What Is the Current Ratio and How Do You Measure It?

Businessman reviewing paperwork with his firm's current ratio

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The current ratio is probably the best known and most often used of the liquidity ratios, which analysts and investors use to evaluate the firm's ability to pay its short-term debt obligations, such as accounts payable (payments to suppliers) and taxes and wages. Short-term notes payable to a bank, for example, may also be relevant.

On the balance sheet, the current portions of assets and liabilities are those that either convert to cash within one year, such as one-year Certificates of Deposit or inventory for sale, or short-term loans due within one year. Current assets and current liabilities make up the current ratio.

Calculation of the Current Ratio

The current ratio shows how many times over the firm can pay its current debt obligations based on its current, most liquid assets.

The current ratio is calculated from balance sheet data using the following formula: Current ratio = Current assets / current liabilities

If a business firm has $200 in current assets and $100 in current liabilities, the calculation is $200/$100 = 2.00X. The "X" (times) part at the end means that the firm can pay its current liabilities from its current assets two times over.

Interpreting the Ratio Result

This is a good financial position for a firm, meaning that it can meet its short-term debt obligations with no stress. If the current ratio is less than 1.00X, then the firm would have a problem covering its monthly bills. A higher current ratio is typically better than a lower current ratio with regard to maintaining liquidity.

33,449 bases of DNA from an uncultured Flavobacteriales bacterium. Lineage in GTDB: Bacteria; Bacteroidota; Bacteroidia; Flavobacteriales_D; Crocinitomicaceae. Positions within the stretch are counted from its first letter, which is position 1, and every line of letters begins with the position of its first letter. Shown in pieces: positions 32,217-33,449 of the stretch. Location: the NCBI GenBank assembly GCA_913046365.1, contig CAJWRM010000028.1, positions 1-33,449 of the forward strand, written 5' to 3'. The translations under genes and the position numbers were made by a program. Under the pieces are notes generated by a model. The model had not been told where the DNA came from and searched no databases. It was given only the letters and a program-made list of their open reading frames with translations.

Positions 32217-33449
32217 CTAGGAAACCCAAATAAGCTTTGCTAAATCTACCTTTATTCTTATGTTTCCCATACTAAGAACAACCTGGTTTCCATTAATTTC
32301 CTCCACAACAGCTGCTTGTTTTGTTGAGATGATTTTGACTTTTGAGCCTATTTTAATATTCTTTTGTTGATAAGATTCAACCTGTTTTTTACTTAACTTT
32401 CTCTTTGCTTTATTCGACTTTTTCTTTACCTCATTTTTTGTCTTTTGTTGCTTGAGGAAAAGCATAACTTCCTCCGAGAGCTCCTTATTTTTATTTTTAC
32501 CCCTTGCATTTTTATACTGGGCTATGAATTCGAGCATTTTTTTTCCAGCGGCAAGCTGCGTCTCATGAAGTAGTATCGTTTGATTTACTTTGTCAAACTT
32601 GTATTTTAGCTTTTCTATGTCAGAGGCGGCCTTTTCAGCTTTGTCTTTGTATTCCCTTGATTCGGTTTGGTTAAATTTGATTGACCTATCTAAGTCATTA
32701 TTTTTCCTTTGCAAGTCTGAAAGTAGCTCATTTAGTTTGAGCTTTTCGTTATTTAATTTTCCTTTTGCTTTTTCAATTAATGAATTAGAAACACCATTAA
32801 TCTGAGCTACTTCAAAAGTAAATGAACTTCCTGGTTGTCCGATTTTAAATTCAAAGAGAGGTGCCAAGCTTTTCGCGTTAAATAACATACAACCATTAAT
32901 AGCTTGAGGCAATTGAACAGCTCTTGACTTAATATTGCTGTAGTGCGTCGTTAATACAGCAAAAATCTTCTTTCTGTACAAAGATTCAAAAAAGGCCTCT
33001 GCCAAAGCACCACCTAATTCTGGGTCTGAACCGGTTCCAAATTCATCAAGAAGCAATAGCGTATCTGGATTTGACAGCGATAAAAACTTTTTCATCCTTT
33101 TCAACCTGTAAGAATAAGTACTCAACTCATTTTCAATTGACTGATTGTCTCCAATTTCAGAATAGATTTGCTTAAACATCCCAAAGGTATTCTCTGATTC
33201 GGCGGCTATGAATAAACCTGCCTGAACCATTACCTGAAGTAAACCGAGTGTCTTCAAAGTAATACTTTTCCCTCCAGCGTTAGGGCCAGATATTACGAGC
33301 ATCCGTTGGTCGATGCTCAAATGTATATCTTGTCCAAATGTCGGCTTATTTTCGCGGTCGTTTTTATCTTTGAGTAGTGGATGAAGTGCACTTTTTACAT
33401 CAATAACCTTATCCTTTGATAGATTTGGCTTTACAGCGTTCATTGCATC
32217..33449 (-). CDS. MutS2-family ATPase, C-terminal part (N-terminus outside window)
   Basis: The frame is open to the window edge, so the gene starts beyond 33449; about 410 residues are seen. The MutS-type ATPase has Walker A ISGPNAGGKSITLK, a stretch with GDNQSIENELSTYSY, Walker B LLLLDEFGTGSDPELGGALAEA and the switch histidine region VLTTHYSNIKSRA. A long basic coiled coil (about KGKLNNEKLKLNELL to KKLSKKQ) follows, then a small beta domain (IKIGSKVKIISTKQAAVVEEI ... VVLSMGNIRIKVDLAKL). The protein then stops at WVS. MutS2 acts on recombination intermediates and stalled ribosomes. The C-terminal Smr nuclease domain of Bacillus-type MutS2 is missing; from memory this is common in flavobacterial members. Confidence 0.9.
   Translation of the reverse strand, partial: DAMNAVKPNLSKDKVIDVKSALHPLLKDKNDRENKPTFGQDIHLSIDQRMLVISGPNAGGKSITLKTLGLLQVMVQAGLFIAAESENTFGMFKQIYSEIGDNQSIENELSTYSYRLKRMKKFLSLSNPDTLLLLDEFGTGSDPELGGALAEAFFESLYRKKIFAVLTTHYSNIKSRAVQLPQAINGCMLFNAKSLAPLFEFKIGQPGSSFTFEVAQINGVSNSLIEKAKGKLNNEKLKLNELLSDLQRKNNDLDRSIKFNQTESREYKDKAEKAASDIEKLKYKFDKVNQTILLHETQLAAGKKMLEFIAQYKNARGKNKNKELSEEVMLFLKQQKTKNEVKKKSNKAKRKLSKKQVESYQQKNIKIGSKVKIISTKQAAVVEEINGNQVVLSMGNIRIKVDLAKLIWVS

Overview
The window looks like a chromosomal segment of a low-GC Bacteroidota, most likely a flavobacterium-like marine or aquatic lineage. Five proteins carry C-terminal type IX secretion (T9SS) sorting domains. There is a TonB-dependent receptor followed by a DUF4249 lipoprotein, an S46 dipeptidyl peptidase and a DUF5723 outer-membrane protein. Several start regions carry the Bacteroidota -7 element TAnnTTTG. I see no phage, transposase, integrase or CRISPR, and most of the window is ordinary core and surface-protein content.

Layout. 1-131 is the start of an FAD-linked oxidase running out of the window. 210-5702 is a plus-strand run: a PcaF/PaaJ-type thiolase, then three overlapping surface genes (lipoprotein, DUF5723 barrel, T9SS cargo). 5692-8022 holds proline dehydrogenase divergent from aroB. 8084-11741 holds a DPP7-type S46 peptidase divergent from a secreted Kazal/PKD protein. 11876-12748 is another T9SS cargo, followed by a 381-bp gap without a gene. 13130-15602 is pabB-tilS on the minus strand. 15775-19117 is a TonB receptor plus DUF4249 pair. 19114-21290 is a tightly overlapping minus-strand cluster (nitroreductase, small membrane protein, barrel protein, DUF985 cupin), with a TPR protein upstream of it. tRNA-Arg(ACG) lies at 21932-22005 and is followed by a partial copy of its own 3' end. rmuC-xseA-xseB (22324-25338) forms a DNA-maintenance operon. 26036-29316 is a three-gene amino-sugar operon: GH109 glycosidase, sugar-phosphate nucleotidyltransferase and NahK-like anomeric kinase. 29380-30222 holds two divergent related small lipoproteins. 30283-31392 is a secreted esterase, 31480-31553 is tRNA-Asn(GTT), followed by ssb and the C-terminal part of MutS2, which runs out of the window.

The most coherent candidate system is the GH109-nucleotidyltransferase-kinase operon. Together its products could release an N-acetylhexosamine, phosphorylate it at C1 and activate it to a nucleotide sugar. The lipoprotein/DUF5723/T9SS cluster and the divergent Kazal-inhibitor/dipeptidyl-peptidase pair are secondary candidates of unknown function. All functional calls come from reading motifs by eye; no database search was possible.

Calculating the Quick Ratio

The second step in liquidity analysis is to calculate the company's quick ratio or acid test. The quick ratio is a more stringent test of liquidity than the current ratio formula. It looks at how well the company can meet its short-term debt obligations without having to sell any of its inventory to do so.

Inventory is the least liquid of all the current assets because you have to find a buyer for your inventory. Finding a buyer, especially in a slow economy, is not always possible. Therefore, firms want to be able to meet their short-term debt obligations by using cash and equivalents, without having to rely on selling inventory.

The formula is as follows: Quick Ratio = Current Assets-Inventory / Current Liabilities.

When looking at a company's balance sheet, suppose it seems they had very small asset balances and a decent amount of debt. For example, a firm's calculation could look like the following: Quick Ratio = $250/$550 = 0.455 X

The Interpretation

This type of outcome would mean that the firm cannot meet its current (short-term) debt obligations without selling inventory because of the quick ratio result of 0.455 X, which is less than the minimum target of 1.0 X.

In order to stay solvent and pay its short-term debt without selling inventory, the quick ratio must be at least 1.0 X, which is not the case in this hypothetical scenario.